The powerful applications of Geographic Information Science (GIS) and Systems are truly intriguing and abundant. The past couple years I have worked on multiple interdisciplinary research projects which have integrated GIS and spatial thinking with archaeological research, fieldwork, and data collection. I have chosen to major in Interdisciplinary Archaeology with minors in Human Security and Geospatial Intelligence (HSGI) and Computer Programming to explore the ways in which GIS and programming can improve research in other fields. My focus in archaeology and understanding of GIS has presented me with opportunities to perform fieldwork in Guatemala and Catalina Island, and to present our findings at academic conferences in Vancouver, Portland, and Los Angeles! Most recently, I spent a month in Guatemala as a member of the El Zotz reconnaissance team. Using GIS and LiDar data, I assisted in the identification and ground reconnaissance of Maya palace, temple, and earthwork features that had never been visited by archaeologists before. Follow this link to view a story map with more detailed accounts of the GIS projects I’ve worked on.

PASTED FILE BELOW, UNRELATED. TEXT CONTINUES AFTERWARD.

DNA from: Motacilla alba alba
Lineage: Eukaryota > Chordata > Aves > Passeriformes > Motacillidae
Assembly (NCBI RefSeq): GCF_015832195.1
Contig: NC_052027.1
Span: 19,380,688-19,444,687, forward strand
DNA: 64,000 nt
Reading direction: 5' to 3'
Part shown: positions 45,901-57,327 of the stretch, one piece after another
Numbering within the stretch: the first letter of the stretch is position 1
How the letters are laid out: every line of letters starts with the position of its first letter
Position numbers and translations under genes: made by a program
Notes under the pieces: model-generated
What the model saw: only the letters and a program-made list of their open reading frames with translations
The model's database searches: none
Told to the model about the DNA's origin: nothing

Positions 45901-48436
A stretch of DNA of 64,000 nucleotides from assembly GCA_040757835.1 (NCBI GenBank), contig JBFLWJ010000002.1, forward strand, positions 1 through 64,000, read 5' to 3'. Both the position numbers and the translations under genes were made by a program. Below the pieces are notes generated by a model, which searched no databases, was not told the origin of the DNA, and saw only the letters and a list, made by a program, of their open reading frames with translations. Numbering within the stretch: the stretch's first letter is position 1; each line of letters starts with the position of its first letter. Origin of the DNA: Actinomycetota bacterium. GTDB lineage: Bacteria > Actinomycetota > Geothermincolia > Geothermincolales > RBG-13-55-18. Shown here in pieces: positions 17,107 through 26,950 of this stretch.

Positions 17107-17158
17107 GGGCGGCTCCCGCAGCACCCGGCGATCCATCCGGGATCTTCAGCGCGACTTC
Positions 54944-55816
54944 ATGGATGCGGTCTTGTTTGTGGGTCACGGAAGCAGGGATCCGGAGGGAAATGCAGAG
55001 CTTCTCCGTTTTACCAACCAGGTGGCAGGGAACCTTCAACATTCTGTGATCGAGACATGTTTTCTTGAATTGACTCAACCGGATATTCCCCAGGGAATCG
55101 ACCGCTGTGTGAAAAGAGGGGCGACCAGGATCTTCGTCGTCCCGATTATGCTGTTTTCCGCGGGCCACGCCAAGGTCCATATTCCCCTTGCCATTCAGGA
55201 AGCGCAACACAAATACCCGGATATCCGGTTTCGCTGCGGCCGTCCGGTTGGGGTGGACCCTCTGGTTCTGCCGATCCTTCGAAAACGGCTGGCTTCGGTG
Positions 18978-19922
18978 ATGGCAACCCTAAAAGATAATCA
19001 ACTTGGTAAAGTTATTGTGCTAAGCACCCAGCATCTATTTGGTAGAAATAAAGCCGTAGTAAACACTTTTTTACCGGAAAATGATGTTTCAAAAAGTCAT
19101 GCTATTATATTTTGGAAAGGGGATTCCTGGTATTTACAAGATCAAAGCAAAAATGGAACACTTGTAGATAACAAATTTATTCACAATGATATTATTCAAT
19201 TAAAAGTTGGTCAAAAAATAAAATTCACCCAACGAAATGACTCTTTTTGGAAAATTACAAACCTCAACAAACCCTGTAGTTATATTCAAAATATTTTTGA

The HSGI minor allows student to analyze the interactions between GIS and national security issues, providing valuable skills that translate across all disciplines. The HSGI program equips students with technical proficiency in GIS, and provides them with a unique frame of spatial thinking. I wish to further my GIS education through the pursuit of an M.S. in Geographic Information Science and Technology, and intend to use my skills in professional environments that use or develop geospatial technologies to tackle issues in environmental or national security.